Stephen King: The perils of learning from the past
Monday 06 July 2009
High hopes dashed. No, not Andy Murray's unsuccessful quest to win Wimbledon this year. I'm thinking of last Thursday's US employment report for June. It was hardly the best news ahead of the July 4th Independence Day celebrations.
Payroll employment fell by 467,000 in June – much worse than market expectations. Earlier in the year, job loss in the US had been slowly attenuating, consistent with the emergence of green shoots.
With the June release, some of those green shoots have fallen victim to the recessionary scythe. No longer are investors quite so convinced that recovery is on the way.
I should add the usual caveats.
The payrolls data are notoriously prone to revision. It's not so much that government statisticians re-write history in an Orwellian sense. Rather, their initial view of the recent past is extremely foggy, based on a few limited bits and pieces of data. Government statisticians, the archaeologists of the economics world, only slowly piece together a data set which is then over-analysed, poked and prodded by others. The June figures were still the second best employment outcome since the fall of Lehman Brothers.
However it wasn't just the decline in employment which offered renewed confirmation that the US labour market is in a parlous position. The unemployment rate ticked up yet again. Only once before in the post-war period has unemployment scaled 9.5 per cent. That was in the early 1980s, when US policymakers had to cope with the Scylla and Charybdis of rampant inflation and rising unemployment; it eventually rose beyond 10 per cent.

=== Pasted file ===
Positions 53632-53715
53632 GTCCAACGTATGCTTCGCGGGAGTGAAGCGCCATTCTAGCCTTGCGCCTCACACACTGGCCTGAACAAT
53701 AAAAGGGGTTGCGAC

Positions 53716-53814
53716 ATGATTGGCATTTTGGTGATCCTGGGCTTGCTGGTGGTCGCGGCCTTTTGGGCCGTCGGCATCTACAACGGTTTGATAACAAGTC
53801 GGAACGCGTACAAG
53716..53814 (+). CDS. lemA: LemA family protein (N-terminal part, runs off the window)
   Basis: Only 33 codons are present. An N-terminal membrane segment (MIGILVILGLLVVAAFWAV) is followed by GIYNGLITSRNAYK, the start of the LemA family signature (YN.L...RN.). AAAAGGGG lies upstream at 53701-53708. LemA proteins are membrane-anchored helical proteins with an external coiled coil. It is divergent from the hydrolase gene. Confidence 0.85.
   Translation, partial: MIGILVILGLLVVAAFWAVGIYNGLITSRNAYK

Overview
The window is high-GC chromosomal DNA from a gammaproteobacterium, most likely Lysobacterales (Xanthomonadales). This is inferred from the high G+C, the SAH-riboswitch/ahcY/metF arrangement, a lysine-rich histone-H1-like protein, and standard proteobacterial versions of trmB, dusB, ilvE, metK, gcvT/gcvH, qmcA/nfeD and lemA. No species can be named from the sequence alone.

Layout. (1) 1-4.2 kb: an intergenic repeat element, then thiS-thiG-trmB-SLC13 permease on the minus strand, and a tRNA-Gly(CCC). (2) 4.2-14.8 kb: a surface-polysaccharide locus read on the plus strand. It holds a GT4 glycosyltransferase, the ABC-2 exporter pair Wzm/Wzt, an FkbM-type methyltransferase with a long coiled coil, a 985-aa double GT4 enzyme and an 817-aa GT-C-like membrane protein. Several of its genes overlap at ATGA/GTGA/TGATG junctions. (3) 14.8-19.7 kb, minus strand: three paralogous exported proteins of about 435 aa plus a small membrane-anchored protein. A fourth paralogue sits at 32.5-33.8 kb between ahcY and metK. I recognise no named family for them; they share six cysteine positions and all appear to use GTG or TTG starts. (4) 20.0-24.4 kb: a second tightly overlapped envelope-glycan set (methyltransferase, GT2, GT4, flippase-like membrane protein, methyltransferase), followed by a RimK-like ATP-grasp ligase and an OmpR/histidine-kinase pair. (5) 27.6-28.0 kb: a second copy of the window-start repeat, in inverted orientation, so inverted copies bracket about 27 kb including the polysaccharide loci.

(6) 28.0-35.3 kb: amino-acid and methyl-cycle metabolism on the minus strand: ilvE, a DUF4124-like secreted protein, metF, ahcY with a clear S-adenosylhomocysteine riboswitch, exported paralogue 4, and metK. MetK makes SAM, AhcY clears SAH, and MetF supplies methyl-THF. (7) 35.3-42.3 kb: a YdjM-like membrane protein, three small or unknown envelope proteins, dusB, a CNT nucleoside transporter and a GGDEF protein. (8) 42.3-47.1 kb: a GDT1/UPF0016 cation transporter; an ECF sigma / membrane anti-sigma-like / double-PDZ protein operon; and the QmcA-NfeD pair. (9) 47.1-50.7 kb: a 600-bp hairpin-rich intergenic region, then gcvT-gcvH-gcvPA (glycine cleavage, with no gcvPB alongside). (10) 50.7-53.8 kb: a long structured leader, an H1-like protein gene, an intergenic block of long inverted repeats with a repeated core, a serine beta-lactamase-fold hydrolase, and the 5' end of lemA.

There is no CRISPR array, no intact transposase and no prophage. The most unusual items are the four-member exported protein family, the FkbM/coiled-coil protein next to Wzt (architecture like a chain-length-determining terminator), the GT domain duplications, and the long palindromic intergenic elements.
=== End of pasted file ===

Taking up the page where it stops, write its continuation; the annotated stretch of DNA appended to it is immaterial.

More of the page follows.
That rise was sanctioned by policymakers – notably Paul Volcker at the Fed and Ronald Reagan in the White House – who believed, rightly, that the US would be unable to make any serious economic progress unless there was a return to price stability. For them, temporarily higher unemployment was a price worth paying.
Today, inflation isn't a worry, at least not in the near term. Workers have no pricing power. Demand for their services is falling rapidly, reflected in the lowest average workweek – just 33 hours – since records began in 1964. Average hourly earnings aren't disastrously weak, but pay-packets are under tremendous strain. Deflation is a bigger worry than inflation.
Economists and policymakers have to do some serious thinking.
For decades, policymakers thought the defeat of inflation was a necessary and sufficient condition to deliver lasting economic prosperity. How wrong they were.
As John Maynard Keynes said: "The ideas of economists and political philosophers, both when they are right and when they are wrong, are more powerful than is commonly understood. Indeed the world is ruled by little else. Practical men, who believe themselves to be quite exempt from any intellectual influence, are usually the slaves of some defunct economist."
Defunct economists, in turn, are typically slaves to the periods in which they were brought up.